HP CEO admits company will eventually offer another smartphone; no interest in BlackBerry 10

By on September 14, 2012 at 10:40 AM.

HP CEO admits company will eventually offer another smartphone; no interest in BlackBerry 10

HP Smartphone Release

Hewlett-Packard’s (HPQ) first attempts at the mobile market didn’t fare well. CEO Meg Whitman revealed in an interview with Fox Business News, however, that the company will have to “ultimately” offer another smartphone. Whitman gave no timetable on the device, although she noted that HP must “get it right” this time around and cannot rush things. The CEO also openly admitted that the company was not interested in buying or licensing the BlackBerry platform from Research in Motion (RIMM), noting that it was not the direction it was going to head. HP purchased Palm for $1.2 billion in April 2010 in the hopes of entering the smartphone market. The acquisition turned out be a disaster and after a number of failed products, HP killed off its webOS platform in August 2011, only to open-source the operating system the following December. More →

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Zombie webOS resurrected in HP’s new ‘Gram’ business

By on August 15, 2012 at 12:05 PM.

Zombie webOS resurrected in HP’s new ‘Gram’ business

HP webOS Gram

It’s hard to keep an undead mobile operating system down. webOS Nation reports that HP (HPQ) is forming a new company called Gram that is dedicated to “leveraging the core strengths of webOS, Enyo and our cloud offerings.” As the site notes, the founding of Gram means that HP will not be using webOS for consumer electronics anymore and will instead use it for its enterprise products including “software, user experience, the cloud, engineering, and partnering.” However, there’s still no official word on what the company’s offerings will be, and webOS Nation says that current webOS employees “are being advised that they can talk to friends and family about Gram, but strangers are to be told that ‘Gram is a new company. We are in stealth mode on our product offering.’ ” More →

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HP cuts webOS team in half during the transition to open source

By on February 29, 2012 at 8:35 PM.

HP cuts webOS team in half during the transition to open source

Hewlett-Packard will cut 275 of its 500 remaining employees on the webOS team as its mobile platform transitions to open source, WebOS Nation reported on Tuesday. “As webOS continues the transition from making mobile devices to open source software, it no longer needs many of the engineering and other related positions that it required before,” the company said in a statement. “This creates a smaller and more nimble team that is well-equipped to deliver an open source webOS and sustain HP’s commitment to the software over the long term.” While positions are being cut, HP hopes to redeploy employees to other areas of the company. The move leaves the webOS team with roughly 225 workers. More →

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HP releases Android kernel source for TouchPad to CyanogenMod team

By on February 8, 2012 at 10:00 PM.

HP releases Android kernel source for TouchPad to CyanogenMod team

When the HP TouchPad was released in the summer of 2011 it did little to impress consumers, leading to the tablet being discontinued after a mere 49 days on the market. Remaining TouchPad stock received substantial price reductions, dropping to as low as $99 dollars during a huge fire sale. Shortly after inventory ran dry, crafty hackers had announced their intention to run the Android operating system in replace of WebOS on the TouchPad, and progress thus far has been slow, with alpha versions being released that are fairly stable but have serious bugs. In an act of good will, HP has now released an Android kernel source code to the hacking community. Read on for more. More →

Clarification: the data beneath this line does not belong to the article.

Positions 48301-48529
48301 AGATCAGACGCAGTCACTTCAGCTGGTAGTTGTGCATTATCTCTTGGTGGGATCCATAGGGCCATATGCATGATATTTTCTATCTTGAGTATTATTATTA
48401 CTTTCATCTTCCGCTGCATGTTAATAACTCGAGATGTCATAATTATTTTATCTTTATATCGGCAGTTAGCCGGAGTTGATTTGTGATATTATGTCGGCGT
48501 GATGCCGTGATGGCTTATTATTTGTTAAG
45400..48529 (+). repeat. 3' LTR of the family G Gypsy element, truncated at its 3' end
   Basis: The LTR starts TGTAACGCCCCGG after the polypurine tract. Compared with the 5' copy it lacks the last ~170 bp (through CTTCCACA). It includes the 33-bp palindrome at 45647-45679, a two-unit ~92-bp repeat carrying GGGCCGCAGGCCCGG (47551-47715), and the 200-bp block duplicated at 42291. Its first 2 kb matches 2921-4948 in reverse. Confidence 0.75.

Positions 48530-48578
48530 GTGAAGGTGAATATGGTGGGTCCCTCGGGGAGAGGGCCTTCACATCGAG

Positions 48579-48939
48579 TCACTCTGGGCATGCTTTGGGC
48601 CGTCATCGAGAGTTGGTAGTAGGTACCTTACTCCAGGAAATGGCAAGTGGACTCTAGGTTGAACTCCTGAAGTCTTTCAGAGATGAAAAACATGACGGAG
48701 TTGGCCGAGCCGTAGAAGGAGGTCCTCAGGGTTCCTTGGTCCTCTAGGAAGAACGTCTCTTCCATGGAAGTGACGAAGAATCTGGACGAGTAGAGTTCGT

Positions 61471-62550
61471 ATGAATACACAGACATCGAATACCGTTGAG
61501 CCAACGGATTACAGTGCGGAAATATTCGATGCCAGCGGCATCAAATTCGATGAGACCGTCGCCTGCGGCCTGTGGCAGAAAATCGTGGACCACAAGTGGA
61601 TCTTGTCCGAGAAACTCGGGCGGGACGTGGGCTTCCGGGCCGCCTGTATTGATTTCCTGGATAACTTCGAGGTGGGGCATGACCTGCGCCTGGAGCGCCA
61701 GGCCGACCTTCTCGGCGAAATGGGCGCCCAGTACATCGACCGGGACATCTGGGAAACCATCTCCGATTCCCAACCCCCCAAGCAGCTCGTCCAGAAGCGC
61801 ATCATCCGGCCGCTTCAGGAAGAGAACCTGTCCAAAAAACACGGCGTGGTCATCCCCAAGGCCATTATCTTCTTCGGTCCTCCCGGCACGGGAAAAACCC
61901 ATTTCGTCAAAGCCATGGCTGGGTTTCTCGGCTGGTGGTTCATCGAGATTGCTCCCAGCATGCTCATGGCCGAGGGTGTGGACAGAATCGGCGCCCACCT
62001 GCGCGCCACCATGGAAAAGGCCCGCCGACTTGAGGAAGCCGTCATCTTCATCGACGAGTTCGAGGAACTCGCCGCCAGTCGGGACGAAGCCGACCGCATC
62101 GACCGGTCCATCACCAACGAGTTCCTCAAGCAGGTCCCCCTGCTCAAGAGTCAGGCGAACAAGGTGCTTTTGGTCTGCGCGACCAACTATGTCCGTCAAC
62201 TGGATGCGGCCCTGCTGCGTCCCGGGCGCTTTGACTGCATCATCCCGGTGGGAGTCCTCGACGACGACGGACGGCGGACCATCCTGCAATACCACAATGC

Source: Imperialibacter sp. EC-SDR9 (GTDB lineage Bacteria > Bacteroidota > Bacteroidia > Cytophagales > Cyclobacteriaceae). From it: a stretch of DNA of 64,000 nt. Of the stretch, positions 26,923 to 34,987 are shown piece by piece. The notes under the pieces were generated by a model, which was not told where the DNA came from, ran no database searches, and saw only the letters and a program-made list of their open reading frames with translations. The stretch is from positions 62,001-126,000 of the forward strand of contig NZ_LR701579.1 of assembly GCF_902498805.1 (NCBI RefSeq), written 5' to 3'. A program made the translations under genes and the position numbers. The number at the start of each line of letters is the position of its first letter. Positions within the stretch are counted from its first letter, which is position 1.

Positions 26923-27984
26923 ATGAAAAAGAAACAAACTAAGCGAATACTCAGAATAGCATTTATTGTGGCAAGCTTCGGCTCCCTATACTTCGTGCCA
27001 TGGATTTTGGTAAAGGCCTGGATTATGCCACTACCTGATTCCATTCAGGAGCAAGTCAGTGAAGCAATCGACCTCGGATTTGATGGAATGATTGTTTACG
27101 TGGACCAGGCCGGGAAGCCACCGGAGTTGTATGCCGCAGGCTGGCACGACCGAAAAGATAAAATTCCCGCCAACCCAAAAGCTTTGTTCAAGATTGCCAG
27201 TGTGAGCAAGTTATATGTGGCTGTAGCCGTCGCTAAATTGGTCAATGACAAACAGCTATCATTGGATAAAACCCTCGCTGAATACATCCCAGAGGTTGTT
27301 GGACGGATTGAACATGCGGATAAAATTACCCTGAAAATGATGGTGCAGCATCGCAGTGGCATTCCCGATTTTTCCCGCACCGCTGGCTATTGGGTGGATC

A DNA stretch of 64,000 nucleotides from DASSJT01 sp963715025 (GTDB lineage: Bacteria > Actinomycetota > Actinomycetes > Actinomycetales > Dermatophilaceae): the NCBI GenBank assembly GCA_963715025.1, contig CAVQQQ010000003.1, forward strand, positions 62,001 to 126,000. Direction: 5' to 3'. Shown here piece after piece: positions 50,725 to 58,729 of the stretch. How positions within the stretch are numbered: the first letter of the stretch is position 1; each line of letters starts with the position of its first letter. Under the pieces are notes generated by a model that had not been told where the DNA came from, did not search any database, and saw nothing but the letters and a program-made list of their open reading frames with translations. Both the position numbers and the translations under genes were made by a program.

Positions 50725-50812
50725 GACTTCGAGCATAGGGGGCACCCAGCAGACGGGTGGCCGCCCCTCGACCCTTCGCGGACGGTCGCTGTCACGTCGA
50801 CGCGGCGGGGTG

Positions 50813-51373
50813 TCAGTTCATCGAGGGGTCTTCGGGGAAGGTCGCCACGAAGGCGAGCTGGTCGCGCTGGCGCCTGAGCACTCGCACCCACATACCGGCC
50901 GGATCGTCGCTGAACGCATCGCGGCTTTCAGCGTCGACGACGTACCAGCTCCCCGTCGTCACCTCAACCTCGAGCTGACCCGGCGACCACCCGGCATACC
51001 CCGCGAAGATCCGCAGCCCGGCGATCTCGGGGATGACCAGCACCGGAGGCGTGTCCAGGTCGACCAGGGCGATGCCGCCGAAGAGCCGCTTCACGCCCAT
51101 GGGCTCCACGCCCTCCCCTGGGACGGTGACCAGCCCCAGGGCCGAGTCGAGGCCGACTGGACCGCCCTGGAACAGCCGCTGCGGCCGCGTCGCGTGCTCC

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HP CEO says webOS will be better than ‘fragmented’ Android and ‘closed’ iOS

By on February 3, 2012 at 12:00 PM.

HP CEO says webOS will be better than ‘fragmented’ Android and ‘closed’ iOS

Though Hewlett-Packard was unable to produce webOS devices that consumers were interested in buying — at a positive margin, at least — CEO Meg Whitman still thinks the beleaguered platform has legs. After unsuccessfully trying to sell or license webOS, HP decided late last year to donate its $1.2 billion platform to the open source community. The firm still plans to launch new webOS devices in the future, however, and Meg Whitman explained HP’s position while speaking with CRN. Read on for more. More →

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Former Palm CEO Jon Rubinstein leaves HP

By on January 27, 2012 at 12:21 PM.

Former Palm CEO Jon Rubinstein leaves HP

Jon Rubinstein, the former CEO of Palm, has left HP. AllThingsD broke the news Friday afternoon, noting that Rubinstein had served his promised 12-24 month tenure with the company before leaving. “Jon has fulfilled his commitment and we wish him well,” HP spokeswoman Mylene Mangalindan told AllThingsD. Rubinstein led the team responsible for the original iPod and left Apple in 2006 to eventually join Palm as CEO in 2009. While at Palm, Rubinstein was responsible for, among other projects, the development of the Palm Pre and Palm’s webOS mobile operating system, both of which were transferred to HP in 2010 When it acquired Palm for $1.2 billion. HP has since open-sourced the mobile operating system after failing to gain traction with its Pre, Pixi, Veer and TouchPad products. More →

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HP outlines the future of webOS, move to open source finished by September

By on January 25, 2012 at 3:40 PM.

HP outlines the future of webOS, move to open source finished by September

HP cut its losses last month and announced the company’s webOS mobile operating system would move to an open source model. On Wednesday, HP released a roadmap detailing the open source future of webOS. The company said it expects the software to be fully open-sourced by September, at which point it will be known as Open webOS 1.0. “HP is bringing the innovation of the webOS platform to the open source community,” said Bill Veghte, executive vice president and chief strategy officer at HP. “This is a decisive step toward meeting our goal of accelerating the platform’s development and ensuring that its benefits will be delivered to the entire ecosystem of web applications.” The second-generation Enyo framework, which debuted on the TouchPad, is now available with a bundle of related developer tools, and HP plans to release additional information nearly every month until September. The company also revealed that the mobile operating system will be moving to a standard Linux kernel in the hopes of attracting manufacturers who are experienced with Linux and Android. HP’s press release and roadmap can be found after the break. More →